This highly diverse facility has pioneered the development of solar energy applications worldwide. The Solar Energy and Energy Conversion Laboratory (SEECL) was unique in developing practical solar energy devices based on established principles of thermodynamics, heat transfer, and fluid mechanics long before solar energy was considered a serious energy alternative. Among its many significant technological accomplishments are advanced solar collector designs, solar-assisted HVAC systems, space power systems, breakthroughs in solar-based housing, and development of advanced materials including glazings and highly selective surfaces. Both the U.S. Department of State and the United Nations have recognized this facility for its global accomplishments in training and innovation.
The SEECL was established in 1954 by Erich A. Farber, then professor of mechanical engineering at the University of Florida. Farber served as its director for 37 years and was inducted into the Solar Hall of Fame in 1976, which is now part of the Dr. Erich A. Farber Archives, located in the Old Solar House.
While it has been the transfer of technology into applications that is most recognized throughout the engineering and energy industries, research at SEECL has included ground-breaking work in heat transfer, properties of materials, solar distillation, crop drying and solar ovens, solar furnaces, solar electric generators, and solar Stirlling engines.
The Solar House is built of typical 1950s' Florida construction and was continually retrofit through the decades to demonstrate the feasibility of emerging solar-based systems. From the first hot-water system to air-conditioning systems, energy for the house has been provided by the sun meeting as much as 96 percent of all its needs (including appliances). Experiments were also conducted on retrofitting an automobile to electric power.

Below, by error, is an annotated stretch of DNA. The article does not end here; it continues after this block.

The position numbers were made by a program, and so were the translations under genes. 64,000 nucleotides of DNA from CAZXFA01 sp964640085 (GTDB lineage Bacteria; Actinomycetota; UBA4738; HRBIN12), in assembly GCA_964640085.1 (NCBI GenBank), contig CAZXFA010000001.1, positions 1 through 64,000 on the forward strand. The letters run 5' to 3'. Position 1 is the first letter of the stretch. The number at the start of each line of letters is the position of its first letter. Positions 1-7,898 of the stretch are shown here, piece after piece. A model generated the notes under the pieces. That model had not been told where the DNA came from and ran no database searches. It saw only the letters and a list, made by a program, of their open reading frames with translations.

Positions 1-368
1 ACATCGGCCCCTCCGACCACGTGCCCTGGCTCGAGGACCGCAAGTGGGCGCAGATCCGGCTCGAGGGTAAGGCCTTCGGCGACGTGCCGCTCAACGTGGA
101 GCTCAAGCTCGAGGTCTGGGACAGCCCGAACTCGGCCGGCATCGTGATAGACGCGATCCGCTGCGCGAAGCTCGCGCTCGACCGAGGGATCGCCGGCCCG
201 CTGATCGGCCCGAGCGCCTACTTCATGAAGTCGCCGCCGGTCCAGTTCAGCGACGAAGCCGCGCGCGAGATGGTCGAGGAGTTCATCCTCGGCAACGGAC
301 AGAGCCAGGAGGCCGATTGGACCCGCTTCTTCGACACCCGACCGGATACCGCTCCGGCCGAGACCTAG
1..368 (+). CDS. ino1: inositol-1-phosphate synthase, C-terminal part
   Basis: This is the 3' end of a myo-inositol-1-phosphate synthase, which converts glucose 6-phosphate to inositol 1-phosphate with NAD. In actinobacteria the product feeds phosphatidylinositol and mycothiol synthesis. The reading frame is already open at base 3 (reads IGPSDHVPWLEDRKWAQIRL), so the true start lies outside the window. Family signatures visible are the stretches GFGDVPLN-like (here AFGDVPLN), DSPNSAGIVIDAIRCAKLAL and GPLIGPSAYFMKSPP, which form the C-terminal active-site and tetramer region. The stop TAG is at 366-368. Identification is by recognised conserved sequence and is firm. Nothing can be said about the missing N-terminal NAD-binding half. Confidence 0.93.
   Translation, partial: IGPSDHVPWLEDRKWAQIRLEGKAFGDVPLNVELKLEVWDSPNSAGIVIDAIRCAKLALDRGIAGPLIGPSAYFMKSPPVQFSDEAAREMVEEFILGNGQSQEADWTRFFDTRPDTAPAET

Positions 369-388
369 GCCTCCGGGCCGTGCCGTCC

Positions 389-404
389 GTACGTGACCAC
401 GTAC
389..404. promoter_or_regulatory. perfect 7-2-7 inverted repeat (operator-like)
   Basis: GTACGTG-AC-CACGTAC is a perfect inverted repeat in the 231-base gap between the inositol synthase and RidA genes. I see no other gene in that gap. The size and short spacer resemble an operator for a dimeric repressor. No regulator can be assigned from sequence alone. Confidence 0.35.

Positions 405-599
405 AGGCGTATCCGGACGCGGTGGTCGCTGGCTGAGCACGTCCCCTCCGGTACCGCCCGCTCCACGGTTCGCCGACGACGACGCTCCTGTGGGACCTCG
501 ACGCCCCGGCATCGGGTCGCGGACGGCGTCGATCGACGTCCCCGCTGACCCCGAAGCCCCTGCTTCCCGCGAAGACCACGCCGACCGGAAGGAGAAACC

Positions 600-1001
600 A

Other research during this time included a photovoltaic-powered iar circulation pump, selective coatings on solar flat-plate collectors, and solar swimming pool heating. The SEECL was selected by ASHRAE to receive its Solar Calorimeter that measures solar properties of glazing materials, which is used to calibrate solar ratings and published in the ASHRAE guide.
The SEECL conducted research on the antenna concept to convert sunlight to electricute, resulting in a patent by Robert L. Bailey (Univ. of Fla.) in 1972. Bailey's "electromagnetic wave energy converter" is based around the wave nature of light (as opposed to the particle or quantum nature, which is used in photovoltaic conversion). Bailey suggested the use of the broadband rectifying antennas (rectennas) for solar to direct-current electricty conversion. These rectennas would not have the fundamental limitation of semiconductor bad gap limiting energy conversion efficiencies. Dr. Farber later demonstrated this technology using microwaves, and in 1988 SEECL received funding from the U.S. Air Force to converter work that laid the groundwork for today's research into nanoscale rectennas.
The Training in Alternative Energy Technologies (TAET) Program began in the late 1970s through the US State Dept.'s Agency for International Development (US AID) to train professionals and ranking government officials from developing nations in alternative energy sources (solar thermal, biogas, photovoltaics, energy conservation, crop drying, wind pumping, and gasification). Under study at the time were solar cooking, cooling systems, improved stoves, fuel alcohol geothermal energy, wind-electric systems, and energy crops. TAET trained professionals from 50 third-world nations in a broad range of alternative energy technologies for 4 years, and in more than 30 countries this program made a direct contribution to national energy planning and policy.
Current work into photocatalytic detoxification and disinfection of indoor air as well as water is effective for combatting threats of bioterrorism. A device patented by current SEECL director Yogi Goswami destroys airborne VOCs (Volatile Organic Compounds) and micro-organisms such as bacteria, viruses, and spores. Applied to water, this technology cleans groundwater contaminated with MTBE (methyl tertiary-butyl ether, from fuels), gasoline and other organics as well as industrial wastewater from industries such as pharmaceuticals and textiles. Ongoing research in photocatalytic technology is applicable to deep space exploration (in the recycling of air and water in space stations and vehicles).